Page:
I definitely want to finish high school. I don't think I can learn japanese and study at the same time, since I'm a slow learner and I can focus on only one thing I called the embassy and they said that I need to choose one before I turn If I keep czech citizenship and finish high school, they'd let me study in Japan for free not sure for how long. However, I'd have to pass some kind of test, so it's not guaranteed, but it does sound promising.

Also yes, my dad registered me by Aneweer rate this post as useful. If you don't, nothing will happen. Japanese citizens are not eligible for it, so if you want to apply for it you must prove that you are not a Japanese citizen; in your case, this means that you must abandon your Japanese citizenship. There is no penalty for keeping dual citizenship.

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They might send you warnings, but they cannot arrest you or even fine you. You can still live like you always have, and you can travel to other countries including Japan. Lots of teenagers hate the country they live in, including Japan. But most people drop out very quickly since they require very hard work for very little money. There are many scholarships for Japanese residents too, even though some are like student loans that you need to pay back later.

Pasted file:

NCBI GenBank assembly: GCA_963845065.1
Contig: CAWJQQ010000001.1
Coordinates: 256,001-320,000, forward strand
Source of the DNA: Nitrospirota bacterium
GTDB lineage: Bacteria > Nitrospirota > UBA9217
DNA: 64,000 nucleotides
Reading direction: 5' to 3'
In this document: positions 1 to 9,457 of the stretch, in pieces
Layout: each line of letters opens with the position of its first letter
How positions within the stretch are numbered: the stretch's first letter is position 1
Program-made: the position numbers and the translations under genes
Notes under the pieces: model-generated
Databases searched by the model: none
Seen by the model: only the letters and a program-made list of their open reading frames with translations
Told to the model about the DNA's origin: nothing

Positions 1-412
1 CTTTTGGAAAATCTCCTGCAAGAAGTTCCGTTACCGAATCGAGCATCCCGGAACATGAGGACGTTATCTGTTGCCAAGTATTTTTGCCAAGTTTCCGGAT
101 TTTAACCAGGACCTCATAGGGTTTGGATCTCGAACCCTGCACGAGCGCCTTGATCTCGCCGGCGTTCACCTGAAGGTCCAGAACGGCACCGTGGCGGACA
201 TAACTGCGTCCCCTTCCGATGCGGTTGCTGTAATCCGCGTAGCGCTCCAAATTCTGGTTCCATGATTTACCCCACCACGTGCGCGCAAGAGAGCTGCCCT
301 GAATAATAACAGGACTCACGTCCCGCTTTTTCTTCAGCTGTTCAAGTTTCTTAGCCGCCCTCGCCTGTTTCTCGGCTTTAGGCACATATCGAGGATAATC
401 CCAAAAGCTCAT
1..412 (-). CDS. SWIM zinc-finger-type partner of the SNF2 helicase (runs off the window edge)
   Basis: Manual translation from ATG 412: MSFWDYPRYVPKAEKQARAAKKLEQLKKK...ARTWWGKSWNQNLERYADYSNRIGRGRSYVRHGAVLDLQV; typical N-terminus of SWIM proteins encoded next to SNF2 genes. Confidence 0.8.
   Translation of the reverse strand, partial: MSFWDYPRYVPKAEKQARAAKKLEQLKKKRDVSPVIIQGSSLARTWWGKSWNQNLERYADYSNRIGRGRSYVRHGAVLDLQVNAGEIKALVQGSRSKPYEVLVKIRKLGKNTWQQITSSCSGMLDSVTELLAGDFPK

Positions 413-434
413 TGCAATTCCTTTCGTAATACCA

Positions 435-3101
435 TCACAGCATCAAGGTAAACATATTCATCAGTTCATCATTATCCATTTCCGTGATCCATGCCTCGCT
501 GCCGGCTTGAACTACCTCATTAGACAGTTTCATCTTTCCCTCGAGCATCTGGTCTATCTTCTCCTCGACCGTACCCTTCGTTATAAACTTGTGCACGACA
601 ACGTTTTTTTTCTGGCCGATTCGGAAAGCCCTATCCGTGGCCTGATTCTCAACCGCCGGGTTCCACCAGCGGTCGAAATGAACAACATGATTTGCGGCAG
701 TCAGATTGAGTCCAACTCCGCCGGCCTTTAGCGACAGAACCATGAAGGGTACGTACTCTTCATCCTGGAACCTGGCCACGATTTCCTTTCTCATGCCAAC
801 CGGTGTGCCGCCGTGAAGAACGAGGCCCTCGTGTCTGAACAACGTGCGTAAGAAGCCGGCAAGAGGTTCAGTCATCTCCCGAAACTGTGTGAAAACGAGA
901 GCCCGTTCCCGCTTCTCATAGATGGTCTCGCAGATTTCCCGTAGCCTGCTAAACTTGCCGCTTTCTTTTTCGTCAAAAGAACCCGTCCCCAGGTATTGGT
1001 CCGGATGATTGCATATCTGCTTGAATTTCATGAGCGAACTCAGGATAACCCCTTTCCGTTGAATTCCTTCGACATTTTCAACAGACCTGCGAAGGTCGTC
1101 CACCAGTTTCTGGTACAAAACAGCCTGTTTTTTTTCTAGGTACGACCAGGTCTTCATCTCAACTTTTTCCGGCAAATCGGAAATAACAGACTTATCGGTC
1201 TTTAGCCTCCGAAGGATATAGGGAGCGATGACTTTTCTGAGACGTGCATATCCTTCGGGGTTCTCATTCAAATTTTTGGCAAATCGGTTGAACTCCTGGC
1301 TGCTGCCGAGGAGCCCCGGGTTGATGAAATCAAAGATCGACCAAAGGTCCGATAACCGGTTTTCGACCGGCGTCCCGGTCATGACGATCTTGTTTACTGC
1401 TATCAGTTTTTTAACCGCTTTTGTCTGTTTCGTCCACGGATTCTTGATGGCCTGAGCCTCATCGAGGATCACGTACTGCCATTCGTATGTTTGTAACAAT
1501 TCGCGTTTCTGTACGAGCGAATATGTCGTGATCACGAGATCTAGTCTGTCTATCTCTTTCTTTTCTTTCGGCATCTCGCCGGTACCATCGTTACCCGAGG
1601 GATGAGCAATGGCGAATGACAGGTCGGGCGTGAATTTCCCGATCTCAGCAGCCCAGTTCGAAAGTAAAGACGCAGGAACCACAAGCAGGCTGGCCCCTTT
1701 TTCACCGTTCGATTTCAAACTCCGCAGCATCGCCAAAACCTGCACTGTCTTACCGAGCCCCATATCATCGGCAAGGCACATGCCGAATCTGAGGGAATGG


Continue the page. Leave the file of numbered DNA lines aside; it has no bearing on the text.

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There is no age limit to attend public schools in Japan. In other words, you can go to elementary school or junior high school in Japan where tuition and entrance is basically free, as long as you haven't graduated one in Japan.

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You need a guarantor to live in Japan, even if you're Japanese. By the way, you say that everyone insists on you choosing Japanese nationality. What kind of options do they have in mind about how and where you can live with that nationality? The first two advices posted above the advice with this, are not saying that "education and work are indispensable to get Japan nationality or visa. However, this is true, you need the proper birth records, if you have no Japan naitonality but want it. In that case, please be careful with "I am an immigration specialist" lawyer.